William Lambard and the Сhorographic Еradition of Historical Writing in Early Modern England: Discourses of Land, Law and Language
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William Lambard and the Сhorographic Еradition of Historical Writing in Early Modern England: Discourses of Land, Law and Language
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Boris Alekseev 
Affiliation: Saint Petersburg State University
Address: Russian Federation, Saint Petersburg

The article considers the little-studied topic — the origin in the 16th century of the chorographic tradition in the English historical writing. This tradition had both a medieval genesis and actual relevance for Tudor England. In its entirety the chorographic tradition was evolved in William Lambard’s “Perambulation to Kent” (1576). The narrative structure of this book was developed in the form of a multi-leveled description of Kent, placed as a part of a larger panorama of the entire England based on three interdependent discourses — of land and, law and language consequently. Through this imaginary journey Lambard showed to the readers the peculiarities of geography and history of Kent. This lively journey made visible through geographic features both Kentish and English history. With the help of history, archeology, customs, law as well as description and classification of geographical space, Lambard gave readers an image of the English placed in time and space. This work has became a convincing example for the next generations of the British historians who ventured to describe particular counties of England. It also fulfilled an important goal as far as demonstrated the very ways of establishing power over the environment self-determination and reflection on one's own origin.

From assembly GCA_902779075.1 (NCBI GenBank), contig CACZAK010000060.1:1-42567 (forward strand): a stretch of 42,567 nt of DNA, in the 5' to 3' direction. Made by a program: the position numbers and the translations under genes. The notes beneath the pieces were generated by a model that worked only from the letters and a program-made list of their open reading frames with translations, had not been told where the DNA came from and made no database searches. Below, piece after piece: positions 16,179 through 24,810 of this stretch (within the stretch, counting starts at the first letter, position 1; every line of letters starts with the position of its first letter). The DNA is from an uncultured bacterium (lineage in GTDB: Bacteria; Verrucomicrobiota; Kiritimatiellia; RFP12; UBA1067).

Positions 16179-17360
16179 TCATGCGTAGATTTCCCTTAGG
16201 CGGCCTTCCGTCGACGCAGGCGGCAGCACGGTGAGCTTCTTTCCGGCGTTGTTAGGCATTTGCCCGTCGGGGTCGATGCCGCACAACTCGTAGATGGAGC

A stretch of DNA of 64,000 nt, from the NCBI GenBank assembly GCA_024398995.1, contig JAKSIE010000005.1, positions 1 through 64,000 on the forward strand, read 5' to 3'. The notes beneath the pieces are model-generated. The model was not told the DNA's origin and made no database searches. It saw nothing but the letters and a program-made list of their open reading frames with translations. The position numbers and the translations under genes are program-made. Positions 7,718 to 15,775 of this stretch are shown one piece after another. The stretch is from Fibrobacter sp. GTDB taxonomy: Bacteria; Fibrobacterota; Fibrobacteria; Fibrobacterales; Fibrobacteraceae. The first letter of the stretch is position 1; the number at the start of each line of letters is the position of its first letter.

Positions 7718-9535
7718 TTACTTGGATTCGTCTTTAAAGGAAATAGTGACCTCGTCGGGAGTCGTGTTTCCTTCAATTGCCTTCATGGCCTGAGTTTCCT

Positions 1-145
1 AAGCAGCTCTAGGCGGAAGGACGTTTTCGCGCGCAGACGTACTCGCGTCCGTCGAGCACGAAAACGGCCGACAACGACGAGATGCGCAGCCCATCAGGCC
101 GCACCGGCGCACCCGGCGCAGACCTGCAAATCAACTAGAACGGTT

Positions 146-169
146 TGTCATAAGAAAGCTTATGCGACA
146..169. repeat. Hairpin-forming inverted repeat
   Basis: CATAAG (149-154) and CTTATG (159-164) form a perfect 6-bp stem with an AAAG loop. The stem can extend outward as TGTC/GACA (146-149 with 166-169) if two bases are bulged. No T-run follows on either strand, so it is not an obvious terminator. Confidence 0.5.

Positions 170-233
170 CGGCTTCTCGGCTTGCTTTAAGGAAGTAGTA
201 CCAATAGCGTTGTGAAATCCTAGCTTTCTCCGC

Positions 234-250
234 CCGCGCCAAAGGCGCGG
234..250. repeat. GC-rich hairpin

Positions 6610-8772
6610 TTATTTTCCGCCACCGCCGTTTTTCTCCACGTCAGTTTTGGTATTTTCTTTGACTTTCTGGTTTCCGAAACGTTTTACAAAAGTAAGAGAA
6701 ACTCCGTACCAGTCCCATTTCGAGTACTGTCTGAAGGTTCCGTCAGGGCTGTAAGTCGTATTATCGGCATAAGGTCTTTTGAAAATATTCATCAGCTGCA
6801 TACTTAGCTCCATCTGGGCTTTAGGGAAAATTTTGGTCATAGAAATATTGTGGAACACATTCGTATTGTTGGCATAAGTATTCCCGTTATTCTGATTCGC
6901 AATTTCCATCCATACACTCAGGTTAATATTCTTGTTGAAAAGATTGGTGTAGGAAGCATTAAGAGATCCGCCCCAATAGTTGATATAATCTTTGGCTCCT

William Lambard, chorography, local history, antiquarian discourse, identity
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